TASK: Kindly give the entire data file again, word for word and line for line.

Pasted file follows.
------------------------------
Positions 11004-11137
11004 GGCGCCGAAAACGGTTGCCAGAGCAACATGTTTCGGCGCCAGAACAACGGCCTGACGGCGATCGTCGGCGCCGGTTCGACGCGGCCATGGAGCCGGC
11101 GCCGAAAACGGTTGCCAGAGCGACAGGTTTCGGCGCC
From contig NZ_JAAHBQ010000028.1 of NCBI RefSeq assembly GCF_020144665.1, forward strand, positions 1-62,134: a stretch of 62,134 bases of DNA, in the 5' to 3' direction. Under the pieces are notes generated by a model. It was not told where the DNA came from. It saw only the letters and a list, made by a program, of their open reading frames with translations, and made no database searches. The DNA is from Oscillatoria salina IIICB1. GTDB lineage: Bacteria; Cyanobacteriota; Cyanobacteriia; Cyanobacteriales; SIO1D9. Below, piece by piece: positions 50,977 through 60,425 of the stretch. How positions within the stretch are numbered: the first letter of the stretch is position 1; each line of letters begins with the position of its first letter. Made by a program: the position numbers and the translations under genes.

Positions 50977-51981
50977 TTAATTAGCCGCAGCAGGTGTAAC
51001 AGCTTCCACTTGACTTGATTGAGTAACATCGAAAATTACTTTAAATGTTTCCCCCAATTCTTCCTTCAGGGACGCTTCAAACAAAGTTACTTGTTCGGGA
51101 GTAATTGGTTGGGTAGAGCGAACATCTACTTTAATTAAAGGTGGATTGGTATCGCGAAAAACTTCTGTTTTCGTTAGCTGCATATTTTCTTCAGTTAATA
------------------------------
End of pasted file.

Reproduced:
Positions 11004-11137
11004 GGCGCCGAAAACGGTTGCCAGAGCAACATGTTTCGGCGCCAGAACAACGGCCTGACGGCGATCGTCGGCGCCGGTTCGACGCGGCCATGGAGCCGGC
11101 GCCGAAAACGGTTGCCAGAGCGACAGGTTTCGGCGCC
From contig NZ_JAAHBQ010000028.1 of NCBI RefSeq assembly GCF_020144665.1, forward strand, positions 1-62,134: a stretch of 62,134 bases of DNA, in the 5' to 3' direction. Under the pieces are notes generated by a model. It was not told where the DNA came from. It saw only the letters and a list, made by a program, of their open reading frames with translations, and made no database searches. The DNA is from Oscillatoria salina IIICB1. GTDB lineage: Bacteria; Cyanobacteriota; Cyanobacteriia; Cyanobacteriales; SIO1D9. Below, piece by piece: positions 50,977 through 60,425 of the stretch. How positions within the stretch are numbered: the first letter of the stretch is position 1; each line of letters begins with the position of its first letter. Made by a program: the position numbers and the translations under genes.

Positions 50977-51981
50977 TTAATTAGCCGCAGCAGGTGTAAC
51001 AGCTTCCACTTGACTTGATTGAGTAACATCGAAAATTACTTTAAATGTTTCCCCCAATTCTTCCTTCAGGGACGCTTCAAACAAAGTTACTTGTTCGGGA
51101 GTAATTGGTTGGGTAGAGCGAACATCTACTTTAATTAAAGGTGGATTGGTATCGCGAAAAACTTCTGTTTTCGTTAGCTGCATATTTTCTTCAGTTAATA